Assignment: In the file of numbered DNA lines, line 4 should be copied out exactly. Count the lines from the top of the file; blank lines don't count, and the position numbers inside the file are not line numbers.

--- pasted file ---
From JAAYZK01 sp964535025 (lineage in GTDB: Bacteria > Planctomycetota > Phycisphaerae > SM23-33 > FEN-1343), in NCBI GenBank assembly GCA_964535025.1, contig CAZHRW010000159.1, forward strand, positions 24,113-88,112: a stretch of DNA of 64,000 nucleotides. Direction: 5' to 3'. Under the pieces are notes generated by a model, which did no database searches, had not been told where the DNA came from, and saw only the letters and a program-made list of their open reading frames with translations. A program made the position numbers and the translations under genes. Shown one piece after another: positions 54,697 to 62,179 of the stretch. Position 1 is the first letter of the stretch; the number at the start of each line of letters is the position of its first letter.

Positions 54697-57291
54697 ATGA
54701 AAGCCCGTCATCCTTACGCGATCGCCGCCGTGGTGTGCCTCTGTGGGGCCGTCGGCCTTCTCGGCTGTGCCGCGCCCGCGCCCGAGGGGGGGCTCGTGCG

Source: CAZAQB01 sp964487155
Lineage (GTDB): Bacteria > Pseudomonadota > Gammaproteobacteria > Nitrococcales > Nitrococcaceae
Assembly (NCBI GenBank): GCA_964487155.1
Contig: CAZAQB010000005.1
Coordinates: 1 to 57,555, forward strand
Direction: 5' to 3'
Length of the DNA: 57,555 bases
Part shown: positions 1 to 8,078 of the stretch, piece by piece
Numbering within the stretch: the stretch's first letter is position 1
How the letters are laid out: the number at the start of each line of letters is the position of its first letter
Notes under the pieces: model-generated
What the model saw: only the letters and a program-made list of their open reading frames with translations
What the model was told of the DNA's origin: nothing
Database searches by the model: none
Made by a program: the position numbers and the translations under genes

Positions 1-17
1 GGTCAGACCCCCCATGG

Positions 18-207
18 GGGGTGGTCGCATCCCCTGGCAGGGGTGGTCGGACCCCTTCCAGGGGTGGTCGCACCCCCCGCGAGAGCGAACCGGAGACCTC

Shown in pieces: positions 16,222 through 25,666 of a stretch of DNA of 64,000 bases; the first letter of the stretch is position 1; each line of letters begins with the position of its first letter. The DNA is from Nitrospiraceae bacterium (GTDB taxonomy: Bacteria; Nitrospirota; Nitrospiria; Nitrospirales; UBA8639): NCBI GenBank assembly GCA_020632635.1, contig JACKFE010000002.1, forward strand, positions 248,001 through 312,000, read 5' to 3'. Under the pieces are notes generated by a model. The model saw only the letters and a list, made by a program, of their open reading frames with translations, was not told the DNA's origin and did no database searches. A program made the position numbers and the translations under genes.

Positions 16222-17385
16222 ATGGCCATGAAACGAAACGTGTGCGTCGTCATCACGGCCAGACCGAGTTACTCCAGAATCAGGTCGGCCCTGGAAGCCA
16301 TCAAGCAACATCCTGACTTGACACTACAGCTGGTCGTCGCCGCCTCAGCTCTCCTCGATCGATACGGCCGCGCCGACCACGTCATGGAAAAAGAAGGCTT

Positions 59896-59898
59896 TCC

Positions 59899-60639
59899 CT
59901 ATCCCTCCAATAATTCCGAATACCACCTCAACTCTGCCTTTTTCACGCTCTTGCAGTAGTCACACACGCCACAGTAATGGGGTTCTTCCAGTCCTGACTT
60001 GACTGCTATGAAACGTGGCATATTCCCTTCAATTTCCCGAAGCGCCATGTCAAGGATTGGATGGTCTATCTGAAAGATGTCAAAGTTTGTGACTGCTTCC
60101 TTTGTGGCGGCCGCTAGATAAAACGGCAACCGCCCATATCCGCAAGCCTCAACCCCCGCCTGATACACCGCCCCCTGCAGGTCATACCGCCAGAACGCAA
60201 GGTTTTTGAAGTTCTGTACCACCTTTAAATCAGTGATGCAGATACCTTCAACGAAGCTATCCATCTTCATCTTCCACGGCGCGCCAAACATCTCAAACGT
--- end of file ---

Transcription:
54701 AAGCCCGTCATCCTTACGCGATCGCCGCCGTGGTGTGCCTCTGTGGGGCCGTCGGCCTTCTCGGCTGTGCCGCGCCCGCGCCCGAGGGGGGGCTCGTGCG